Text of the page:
Laboratory Products

Recovering human DNA from trafficked endangered species

Jul 12 2023

Author: Steve Knight on behalf of Azenta Life Sciences

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The problems of illegal poaching of wild animals are well known and unfortunately very widespread. Endangered species of plants, animals and birds are constantly being taken from the wild, killed or hunted for the trade in ‘traditional’ medicine, skins, furs, feathers, and eggs. To help combat this trade, the Convention on International Trade in Endangered Species of Wild Fauna and Flora convention (CITES) was agreed as long ago as 1963.

Also known as the Washington Convention, CITES is a multilateral treaty to protect endangered plants and animals from the threats of international trade. It was drafted as a result of a resolution adopted in 1963 at a meeting of members of the International Union for Conservation of Nature (IUCN). CITES entered into force on 1 July 1975. Its aim is to ensure that both importation and export of specimens of animals and plants included under CITES, does not threaten the survival of the species in the wild. CITES currently affords varying degrees of protection to more than 38,000 species.
Unfortunately, many endangered species live in areas of the world where enforcement is weak and there are few resources to combat poaching. Combined with the high value of the traded animal resources and the huge illegal profits to be made from this trade, policing the Convention has become ever more difficult.
Against this background, research being undertaken by conservation charity ZSL, in conjunction with a PhD programme of Liverpool John Moores University, aims to improve the recovery of forensic human DNA from samples of trafficked species covered by CITES. Working at ZSL’s Institute of Zoology, the project, supervised by Louise Gibson and run by Alexandra (Alex) Thomas aims to establish the best method of trace DNA recovery across a range of species.
Alex’s experiment aims to shed light on the use of de-convoluted DNA profiles for this work. Using six species samples, including an elephant tusk, deer antler, and snakeskin, each object is marked into four ‘zones’ with tape, representing randomised collection sites for each of the four recovery methods being trialled. Each object is then handled by volunteers for one minute in-turn ensuring all four zones are touched with the hope they deposit DNA onto the surface. In addition to, this each volunteer donates a buccal swab so a DNA profile can be produced and compared against any recovered DNA. A record is then made of the last volunteer to touch each item. The key aim of the study is to establish whether human DNA can be recovered from wildlife specimens, and if so, which is the best method. However, if DNA profiles are recovered and they consistently match against the last person to handle the item it provides useful intelligence for investigators building a case.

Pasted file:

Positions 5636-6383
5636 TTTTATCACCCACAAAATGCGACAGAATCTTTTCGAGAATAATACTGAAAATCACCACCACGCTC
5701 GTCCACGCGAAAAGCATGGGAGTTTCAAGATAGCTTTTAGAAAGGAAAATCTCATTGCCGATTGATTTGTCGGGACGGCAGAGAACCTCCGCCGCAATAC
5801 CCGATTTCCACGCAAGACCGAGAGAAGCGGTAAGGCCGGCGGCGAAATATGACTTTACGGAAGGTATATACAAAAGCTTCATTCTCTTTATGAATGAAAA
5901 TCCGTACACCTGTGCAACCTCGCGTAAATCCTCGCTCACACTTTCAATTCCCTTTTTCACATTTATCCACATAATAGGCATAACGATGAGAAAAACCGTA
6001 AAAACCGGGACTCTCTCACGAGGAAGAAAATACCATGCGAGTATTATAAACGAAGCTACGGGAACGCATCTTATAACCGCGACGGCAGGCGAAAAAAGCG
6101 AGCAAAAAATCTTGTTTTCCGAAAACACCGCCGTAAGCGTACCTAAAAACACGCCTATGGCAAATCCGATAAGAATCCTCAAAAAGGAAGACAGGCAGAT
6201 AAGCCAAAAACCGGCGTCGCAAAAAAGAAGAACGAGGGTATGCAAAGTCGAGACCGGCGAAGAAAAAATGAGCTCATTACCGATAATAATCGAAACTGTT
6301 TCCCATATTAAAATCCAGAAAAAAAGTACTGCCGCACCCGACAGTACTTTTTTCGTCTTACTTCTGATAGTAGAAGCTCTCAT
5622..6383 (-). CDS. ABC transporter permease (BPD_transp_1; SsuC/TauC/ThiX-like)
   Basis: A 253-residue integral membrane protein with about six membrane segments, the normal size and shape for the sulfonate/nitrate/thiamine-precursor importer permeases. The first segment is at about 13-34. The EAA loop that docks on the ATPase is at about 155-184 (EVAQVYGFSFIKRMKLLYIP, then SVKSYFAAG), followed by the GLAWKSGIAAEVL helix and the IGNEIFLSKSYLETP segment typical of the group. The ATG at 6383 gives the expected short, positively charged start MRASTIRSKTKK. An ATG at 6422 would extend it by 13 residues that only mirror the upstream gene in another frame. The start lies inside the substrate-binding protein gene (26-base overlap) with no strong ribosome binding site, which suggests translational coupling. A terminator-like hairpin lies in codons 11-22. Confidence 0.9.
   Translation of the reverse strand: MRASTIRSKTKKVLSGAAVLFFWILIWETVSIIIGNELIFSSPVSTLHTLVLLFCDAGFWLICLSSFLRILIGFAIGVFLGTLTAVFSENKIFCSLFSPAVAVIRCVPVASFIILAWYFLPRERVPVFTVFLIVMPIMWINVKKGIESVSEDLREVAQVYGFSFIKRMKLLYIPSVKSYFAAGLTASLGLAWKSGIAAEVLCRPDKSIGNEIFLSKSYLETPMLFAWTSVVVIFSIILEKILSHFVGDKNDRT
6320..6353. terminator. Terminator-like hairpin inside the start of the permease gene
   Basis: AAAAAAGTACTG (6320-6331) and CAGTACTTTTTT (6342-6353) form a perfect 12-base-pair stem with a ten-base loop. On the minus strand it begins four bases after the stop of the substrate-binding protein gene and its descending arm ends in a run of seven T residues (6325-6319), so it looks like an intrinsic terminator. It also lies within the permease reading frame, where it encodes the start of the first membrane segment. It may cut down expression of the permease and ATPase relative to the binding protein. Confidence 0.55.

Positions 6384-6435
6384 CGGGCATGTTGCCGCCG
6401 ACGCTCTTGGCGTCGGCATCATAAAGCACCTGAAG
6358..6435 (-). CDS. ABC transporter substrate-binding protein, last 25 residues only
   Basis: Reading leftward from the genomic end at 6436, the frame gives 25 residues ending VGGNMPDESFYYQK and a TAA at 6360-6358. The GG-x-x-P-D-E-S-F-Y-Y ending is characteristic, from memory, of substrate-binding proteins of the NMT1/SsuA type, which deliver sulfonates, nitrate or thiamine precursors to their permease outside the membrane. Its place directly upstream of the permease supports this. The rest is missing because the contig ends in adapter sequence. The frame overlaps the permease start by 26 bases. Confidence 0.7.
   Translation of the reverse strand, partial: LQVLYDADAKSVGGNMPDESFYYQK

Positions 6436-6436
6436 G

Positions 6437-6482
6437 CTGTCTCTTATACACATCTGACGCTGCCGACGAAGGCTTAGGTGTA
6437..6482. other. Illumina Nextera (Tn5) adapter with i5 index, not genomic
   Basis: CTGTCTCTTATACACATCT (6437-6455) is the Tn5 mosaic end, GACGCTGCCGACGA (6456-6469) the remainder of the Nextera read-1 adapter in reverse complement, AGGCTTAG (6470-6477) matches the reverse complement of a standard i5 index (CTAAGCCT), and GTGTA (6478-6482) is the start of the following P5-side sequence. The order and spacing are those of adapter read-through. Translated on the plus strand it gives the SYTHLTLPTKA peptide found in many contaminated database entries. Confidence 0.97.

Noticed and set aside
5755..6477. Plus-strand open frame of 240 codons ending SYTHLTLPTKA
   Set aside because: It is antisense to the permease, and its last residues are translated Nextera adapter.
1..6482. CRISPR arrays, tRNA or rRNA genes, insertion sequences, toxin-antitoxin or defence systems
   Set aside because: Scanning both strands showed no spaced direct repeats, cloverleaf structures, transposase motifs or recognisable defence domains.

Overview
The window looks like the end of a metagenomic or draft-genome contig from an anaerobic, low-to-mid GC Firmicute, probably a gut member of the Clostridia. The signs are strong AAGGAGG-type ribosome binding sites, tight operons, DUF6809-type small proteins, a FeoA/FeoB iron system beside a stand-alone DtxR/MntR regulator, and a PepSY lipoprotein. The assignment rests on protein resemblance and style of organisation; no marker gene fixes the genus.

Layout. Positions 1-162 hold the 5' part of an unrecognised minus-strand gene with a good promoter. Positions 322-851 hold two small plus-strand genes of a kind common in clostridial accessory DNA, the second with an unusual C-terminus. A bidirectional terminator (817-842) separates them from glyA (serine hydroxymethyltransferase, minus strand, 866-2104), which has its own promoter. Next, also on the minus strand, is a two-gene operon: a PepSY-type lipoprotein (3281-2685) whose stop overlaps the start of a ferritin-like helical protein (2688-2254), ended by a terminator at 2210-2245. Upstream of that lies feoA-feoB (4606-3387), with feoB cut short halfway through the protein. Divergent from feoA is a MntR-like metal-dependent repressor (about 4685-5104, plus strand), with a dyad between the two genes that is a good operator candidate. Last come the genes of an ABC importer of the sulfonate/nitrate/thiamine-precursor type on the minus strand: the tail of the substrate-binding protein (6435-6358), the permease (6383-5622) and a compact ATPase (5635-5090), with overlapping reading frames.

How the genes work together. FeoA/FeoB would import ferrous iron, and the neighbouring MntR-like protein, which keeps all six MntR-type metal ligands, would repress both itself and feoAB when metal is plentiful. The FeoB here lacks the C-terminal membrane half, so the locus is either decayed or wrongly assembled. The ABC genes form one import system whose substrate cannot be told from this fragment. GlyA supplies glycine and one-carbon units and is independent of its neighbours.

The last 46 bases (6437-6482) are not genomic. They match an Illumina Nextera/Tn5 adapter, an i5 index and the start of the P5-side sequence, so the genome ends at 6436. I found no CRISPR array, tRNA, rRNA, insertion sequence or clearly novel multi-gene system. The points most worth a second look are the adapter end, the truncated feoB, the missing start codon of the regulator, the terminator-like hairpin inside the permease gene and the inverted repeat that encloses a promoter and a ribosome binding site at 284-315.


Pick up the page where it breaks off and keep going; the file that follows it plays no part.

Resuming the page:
Figure 1: Alex Thomas taking a DNA swab from a Cheetah skull.

Alex commented: “I am looking at four different recovery methods to obtain the DNA from the surface that will go for analysis. My aim is to develop a quick and easy method of DNA recovery and preservation that can be used by Police and Conservation Officers out in the field just from the back of a truck.” Reflecting the local environment where most poaching takes place, Alex continued: “It needs to be appropriate technology - robust scientifically yet still easy for non-specialists to take and store the sample. The complex analysis will of course be conducted back in the lab, but the important aspect is to preserve as much of the DNA as possible at the crime scene.”


Figure 2: Poachers fingerprints and associated DNA on a tortoise shell identified under UV light.


Staff from Ziath, now part of Azenta Life Sciences, assisted in the research during a recent visit to help Louise Gibson establish a Biobank at the Institute of Zoology using some of the many thousands of archived veterinary samples stored there. Commercial Director Steve Knight and Ziath’s Product Manager Avash Anderson were duly ‘swabbed’ and invited to handle the test objects. Steve said: “Ziath is a leader in tracing and managing stored DNA samples, so the chance to take part in this important experiment during our visit was too good to miss. We are excited to see if Alex can develop a method that will work out in the field to help preserve some of our most threatened wildlife.”
Following completion of her PhD studies Alex Thomas hopes to publish her findings and make the technique widely available to enforcement agencies worldwide working to address illegal poaching and protect wildlife.
The Author & Further Information: Steve Knight is Commercial Director of Ziath Ltd. For more information on sample tracking using 2-D barcoded tubes, please visit www.ziath.com.
For more information on the important conservation work of ZSL, please visit www.zsl.org

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